Hello everyone! Travis Nunlist here back with another pre-Regional/post-new set piece. Last time I wrote for SixPrizes I discussed which decks I liked after the Evolutions set was released and which ones I liked the most for Fort Wayne Regionals. I ended up placing 12th at the event with a Scizor/Raticate deck I showcased in the last article. Since then I’ve also placed 1st/3rd/3rd at three local League Cups and managed to end 6-2-1 for T64 at Athens after an unfortunate tie for my win-and-in round. After recently being kicked out of T16 in North America I’ve been itching to get on with the new format and to do my best to blow it wide open at Anaheim.
The period after a new set drops and before the first big event is always the most exciting to me and definitely a time where I have the most fun playing Pokémon. Discovering new cards and their interactions with existing cards is always something I’ve really enjoyed doing, and the first big events always seem to reward players that have actually tested and properly prepared for the impact of the new set.
This time around I’ll be discussing how the new Sun & Moon set affects currently existing archetypes and how I believe decks should be updated to handle new cards and threats. I’m going to be focusing less on matchups and more on the decks themselves because Sun & Moon looks to introduce a lot of new concepts into the metagame, and without specific threats to focus on, discussing a matchup spread proves to be long-winded and less helpful than desired.
I believe the following decks are currently top contenders in the Sun & Moon format so be on the lookout for similar concepts at Anaheim!
The Bully: Yveltal/Garbodor
Pokémon – 13
Trainers – 34
Energy – 13
Here we have an updated version of the undisputed BDIF of the PRC–EVO format. While it may not have had very strong showings at the last two major Standard events of the season (Dallas and Athens), this is absolutely a deck you should not forget exists. While the deck has not received a drastic overhaul from Sun & Moon, it has received a couple of new options that I believe will help to solve major issues that were being exploited and catapult the deck back to the forefront of the metagame. Garbodor is an incredibly safe play going into a new format because the best way to not have to deal with all of the new Abilities is simply to shut them all off.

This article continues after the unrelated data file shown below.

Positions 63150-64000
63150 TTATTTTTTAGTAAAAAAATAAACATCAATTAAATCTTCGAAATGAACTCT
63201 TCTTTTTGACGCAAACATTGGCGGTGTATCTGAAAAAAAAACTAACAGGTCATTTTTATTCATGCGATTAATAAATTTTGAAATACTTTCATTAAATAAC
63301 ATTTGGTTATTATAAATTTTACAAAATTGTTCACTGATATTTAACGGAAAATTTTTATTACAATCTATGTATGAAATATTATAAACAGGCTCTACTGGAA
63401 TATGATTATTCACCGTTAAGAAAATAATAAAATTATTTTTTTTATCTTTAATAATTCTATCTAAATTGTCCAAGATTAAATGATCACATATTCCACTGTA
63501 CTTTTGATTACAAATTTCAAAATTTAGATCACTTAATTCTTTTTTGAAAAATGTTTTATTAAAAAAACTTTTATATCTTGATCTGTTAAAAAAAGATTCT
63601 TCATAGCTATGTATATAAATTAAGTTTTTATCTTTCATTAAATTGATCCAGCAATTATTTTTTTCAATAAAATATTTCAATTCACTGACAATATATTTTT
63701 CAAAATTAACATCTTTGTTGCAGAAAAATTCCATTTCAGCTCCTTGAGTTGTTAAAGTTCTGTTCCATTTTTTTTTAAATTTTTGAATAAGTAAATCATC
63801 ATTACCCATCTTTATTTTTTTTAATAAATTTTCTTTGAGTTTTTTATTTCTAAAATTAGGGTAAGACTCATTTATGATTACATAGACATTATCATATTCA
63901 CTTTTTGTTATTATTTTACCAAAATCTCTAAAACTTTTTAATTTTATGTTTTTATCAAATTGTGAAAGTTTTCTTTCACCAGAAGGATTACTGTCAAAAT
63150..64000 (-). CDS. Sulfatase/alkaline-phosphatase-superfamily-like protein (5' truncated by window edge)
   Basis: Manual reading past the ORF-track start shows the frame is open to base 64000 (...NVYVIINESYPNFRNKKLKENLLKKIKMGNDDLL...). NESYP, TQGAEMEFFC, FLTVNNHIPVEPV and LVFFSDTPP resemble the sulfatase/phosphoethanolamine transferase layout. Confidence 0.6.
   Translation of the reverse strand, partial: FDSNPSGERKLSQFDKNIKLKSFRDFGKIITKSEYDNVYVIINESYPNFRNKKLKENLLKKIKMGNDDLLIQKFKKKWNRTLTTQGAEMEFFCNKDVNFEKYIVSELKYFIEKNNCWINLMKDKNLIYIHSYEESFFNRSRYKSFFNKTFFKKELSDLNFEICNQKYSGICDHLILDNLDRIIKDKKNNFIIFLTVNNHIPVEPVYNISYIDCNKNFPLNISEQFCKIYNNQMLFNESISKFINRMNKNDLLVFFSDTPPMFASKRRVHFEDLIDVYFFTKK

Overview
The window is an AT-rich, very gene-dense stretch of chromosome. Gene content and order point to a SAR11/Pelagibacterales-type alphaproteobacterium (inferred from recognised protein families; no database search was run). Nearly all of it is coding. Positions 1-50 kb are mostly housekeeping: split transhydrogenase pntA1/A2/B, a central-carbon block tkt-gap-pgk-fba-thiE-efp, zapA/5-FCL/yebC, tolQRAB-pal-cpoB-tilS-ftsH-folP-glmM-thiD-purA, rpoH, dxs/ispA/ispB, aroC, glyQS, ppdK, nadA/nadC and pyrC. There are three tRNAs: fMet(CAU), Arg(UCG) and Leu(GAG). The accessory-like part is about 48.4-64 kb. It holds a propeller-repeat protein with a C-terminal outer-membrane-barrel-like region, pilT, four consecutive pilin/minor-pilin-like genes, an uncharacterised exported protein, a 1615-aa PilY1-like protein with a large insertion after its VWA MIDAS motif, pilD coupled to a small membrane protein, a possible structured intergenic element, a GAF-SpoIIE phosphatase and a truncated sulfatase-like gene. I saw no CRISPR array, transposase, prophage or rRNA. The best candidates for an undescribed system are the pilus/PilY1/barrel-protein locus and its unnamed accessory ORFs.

I’m going to go ahead and get this out of the way: I believe Tauros-GX is the best card to come out of the entire Sun & Moon set. It has three attacks that all cost 2 Colorless Energy. The first is a vanilla 60. The second is a classic Rage attack that does 20 + 10 for each damage counter on Tauros-GX. The third is the GX attack and a beefed-up Rage that does 30× the amount of damage counters on Tauros. The splashability and versatility of the card is unmatched and I would not be surprised to see the card pop up in a lot of decks that already run Double Colorless Energy.
With 180 HP (220 with Fighting Fury Belt) and Garbodor lock behind it, there is very little in the format that can consistently OHKO a Tauros-GX. This helps to guarantee it can not only trade well, but can also score at least one free OHKO per game with its insanely powerful GX attack. The ability to do 60–70 damage for a single attachment helps the deck put on early-game pressure much easier than before since you have an attacker that does not require a successful Max Elixir to do significant T1 damage. Tauros-GX is also the only reason that Ninja Boy is included in the deck. If your opponent is playing suboptimally to try and play around the Rage effects of Tauros, you can simply switch into a better attacker for the situation. You can also go the other way and switch from something damaged into a Tauros-GX to pull off a surprise KO.
A very underrated aspect of the card is the different typing. Yveltal was taken advantage of rather well by exploiting not only the deck’s inherent weaknesses, but also the Weakness/Resistance of Yveltal itself. Having a non-Lightning-weak attacker helps make the deck less vulnerable to hard counter options like Zebstrika, and having a non-Dark-type attacker makes Fairy-type Pokémon much less difficult to handle.
I believe I am currently following a similar line of thought to SixPrizes’ own Michael Slutsky when it comes to this card. I am simply enamored with Kukui and the options it brings to the table. +20 is essentially a free Energy in Yveltal and is often the difference between taking a knockout or not. I can think of a million scenarios where the extra 20 can be game-changing, and am excited to try this card out in many different decks. I would not be surprised to see it pop up quite often in Anaheim so be prepared for the new Pokémon Professor to make his debut.
These are all cards that have found their own success in Yveltal/Garbodor at one point or another. Trainers’ Mail is a commitment to consistency and speed that is not to be underrated at a big event like Regionals, especially in a new format where people could show up with all kinds of crazy concepts. This is a card I have always enjoyed having in Yveltal, but it is also something I almost never find myself having room for.
Enhanced Hammer is too situational for my taste, but against decks using Special Energy it can be game-changing.
Team Flare Grunt was cut in favor for Ninja Boy, but if that proves unreliable or inconsistent then fitting TFG back in is a pretty easy switch. Team Flare Grunt is a card I’ve grown to really like in our current Standard format. Draining your opponent’s resources and forcing them to recommit Energy attachments to a damaged Active can flip tempo into your favor or even secure a game by limiting your opponent’s options.
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